What We Know About Depression and Teen-age Boys

Teen-age boys are much more likely to express their sadness through anger than are girls.

Traditional school counseling and therapy are often not best suited for connecting with young males. Finding something to “do” together makes talking much easier.

Even though teen-agers, and boys in particular, often act hostile or indifferent to our offers to help, they are hungry to have someone who really wants to understand them.

Remember that what seem like “small” slights can seem “huge” when you’re a teenager. Our self-esteem and connection to others is very vulnerable. It doesn’t take much—a negative word, an indifferent stare, a lack of appreciation, a rebuff from a girl we like—to throw us into a tailspin.

Being laughed at, teased, or humiliated is one of the most crushing experiences young people go through, particularly males. The resulting experience of shame is at the core of much of the violence we see in young males. “I have yet to see a serious act of violence that was not provoked by the experience of feeling shamed and humiliated, disrespected and ridiculed, “says James Gilligan, M.D., author of Violence: Our Deadly Epidemic and It’s Causes.[i]

Sex, success, and self-esteem are very much intertwined for teen-age boys. We need to find ways to reach out to them and discuss these often taboo topics. One of the techniques I used with my teenage son (on separate occasions with my teenage daughter) was to get him in the car to take him somewhere. I would always take the long way around and use the time to talk to him about all the things I wished my father had said to me when I was his age. Usually he was silent or would make disgusted or disgusting sounds. But he couldn’t escape and later as an adult we joked about it and he told me they were even helpful at times.

While suggestions of suicide should always be taken seriously, we need to be particularly concerned about young males. They are much less likely to let us know that they are becoming increasingly depressed and much more likely to complete a suicide attempt than are young females.

There are a number of researchers and clinicians who work with boys that recognize the different ways boys express their unhappiness. “We see boys who, frightened or saddened by family discord,” say Dr. Dan Kindlon and Dr. Michael Thompson in their book Raising Can: Protecting The Emotional Life of Boys, “experience those feelings only as mounting anger or an irritable wish that everyone would ‘just leave me alone.’ Shamed by school problems or stung by criticism, they lash out or withdraw emotionally.”[ii]

“In so many cases, what in the teenage years may look like a bad boy is really a sad boy, whose underground pain may lead him to become extremely dangerous to others, or much more likely, to himself,” says Dr. William S. Pollack, author of Real Boys’ Voices. Tragically, boys rarely ‘attempt’ suicide; when they reach out for a knife, a rope, or a gun, generally they are not crying for help. Rather, they are very much trying to get the job done.”[iii]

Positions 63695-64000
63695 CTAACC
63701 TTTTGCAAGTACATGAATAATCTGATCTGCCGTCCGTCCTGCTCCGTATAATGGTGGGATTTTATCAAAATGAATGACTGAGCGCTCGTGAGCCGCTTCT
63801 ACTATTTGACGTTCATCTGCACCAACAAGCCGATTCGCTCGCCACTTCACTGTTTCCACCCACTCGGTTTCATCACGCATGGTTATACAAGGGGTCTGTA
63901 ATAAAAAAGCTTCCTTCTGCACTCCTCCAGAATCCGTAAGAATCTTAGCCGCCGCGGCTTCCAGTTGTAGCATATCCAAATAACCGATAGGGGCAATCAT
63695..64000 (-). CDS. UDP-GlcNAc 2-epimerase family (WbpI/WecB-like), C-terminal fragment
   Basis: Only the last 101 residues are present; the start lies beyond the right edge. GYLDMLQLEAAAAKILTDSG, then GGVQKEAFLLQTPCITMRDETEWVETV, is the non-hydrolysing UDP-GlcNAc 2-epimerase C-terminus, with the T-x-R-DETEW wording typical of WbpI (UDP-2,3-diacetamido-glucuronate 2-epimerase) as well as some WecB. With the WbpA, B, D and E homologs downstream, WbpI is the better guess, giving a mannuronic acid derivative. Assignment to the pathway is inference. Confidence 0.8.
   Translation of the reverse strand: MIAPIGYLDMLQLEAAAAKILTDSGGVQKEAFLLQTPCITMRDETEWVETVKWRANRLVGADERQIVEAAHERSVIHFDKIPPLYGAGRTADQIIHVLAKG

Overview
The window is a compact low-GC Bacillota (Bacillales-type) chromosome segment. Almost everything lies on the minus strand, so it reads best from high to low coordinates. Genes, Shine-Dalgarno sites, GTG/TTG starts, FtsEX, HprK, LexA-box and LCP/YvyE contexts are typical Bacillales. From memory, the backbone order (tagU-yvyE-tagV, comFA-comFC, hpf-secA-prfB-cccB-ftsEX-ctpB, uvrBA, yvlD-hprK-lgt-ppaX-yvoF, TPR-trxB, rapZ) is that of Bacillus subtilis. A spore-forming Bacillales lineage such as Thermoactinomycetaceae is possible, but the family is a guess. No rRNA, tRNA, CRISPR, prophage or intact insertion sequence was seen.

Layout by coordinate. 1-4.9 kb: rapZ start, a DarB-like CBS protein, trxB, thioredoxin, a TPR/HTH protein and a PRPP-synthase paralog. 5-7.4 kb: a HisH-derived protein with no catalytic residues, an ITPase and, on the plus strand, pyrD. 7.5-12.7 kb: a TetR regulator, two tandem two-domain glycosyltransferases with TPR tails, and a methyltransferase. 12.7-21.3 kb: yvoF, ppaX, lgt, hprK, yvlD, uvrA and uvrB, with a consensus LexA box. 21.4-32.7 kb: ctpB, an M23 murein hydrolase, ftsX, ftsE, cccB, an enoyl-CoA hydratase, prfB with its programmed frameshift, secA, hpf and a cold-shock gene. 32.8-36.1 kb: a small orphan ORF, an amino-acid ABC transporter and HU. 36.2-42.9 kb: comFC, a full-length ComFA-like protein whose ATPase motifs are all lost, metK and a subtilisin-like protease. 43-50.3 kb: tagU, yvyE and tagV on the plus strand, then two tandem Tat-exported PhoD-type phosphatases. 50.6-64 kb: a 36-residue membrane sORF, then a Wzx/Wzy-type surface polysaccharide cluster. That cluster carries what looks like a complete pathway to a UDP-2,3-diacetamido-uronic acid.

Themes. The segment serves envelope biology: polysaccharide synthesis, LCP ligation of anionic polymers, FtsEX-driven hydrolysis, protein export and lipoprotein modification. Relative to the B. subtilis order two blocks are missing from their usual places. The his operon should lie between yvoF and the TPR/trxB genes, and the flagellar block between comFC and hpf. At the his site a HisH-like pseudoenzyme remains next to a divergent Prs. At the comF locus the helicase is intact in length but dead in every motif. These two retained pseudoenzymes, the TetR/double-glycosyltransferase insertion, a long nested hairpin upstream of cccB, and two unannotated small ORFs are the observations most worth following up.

[i] James Gilligan. Violence: Our Deadly Epidemic and Its Causes. New York: G.P. Putnam’s Sons, 1996, 119.

[ii] Dan Kindlon and Michael Thompson. Raising Cain: Protecting The Emotional Life of Boys. New York: Ballantine Publishing Group, 1999, 3.

[iii] William S. Pollack with Todd Shuster. Real Boys’ Voices. New York: Random House, 2000, 148.

©2010 Jed Diamond

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Jed Diamond is the internationally best-selling author of nine books including Male Menopause, The Irritable Male Syndrome: Managing. The 4 Key Causes of Depression and Aggression. and Mr. Mean: Saving Your Relationship from the Irritable Male Syndrome. His upcoming book, Tapping Power: A Man’s Guide to Eliminating Pain, Stress, Anger, Depression and Other Ills Using the Revolutionary Tools of Energy Psychology will be available next year. For over 38 years he has been a leader in the field of men's health. He is a member of the International Scientific Board of the World Congress on Men’s Health and has been on the Board of Advisors of the Men’s Health Network since its founding in 1992. His work has been featured in major newspapers throughout the United States including the New York Times, Boston Globe, Wall Street Journal, The Los Angeles Times, and USA Today. He has been featured on more than 1,000 radio and T.V. programs including The View with Barbara Walters, Good Morning America, Inside Edition, CBS, NBC, and Fox News, To Tell the Truth, Extra, Leeza, Geraldo, and Joan Rivers. He also did a nationally televised special on Male Menopause for PBS. He looks forward to your feedback. E-Mail. You can visit his website at

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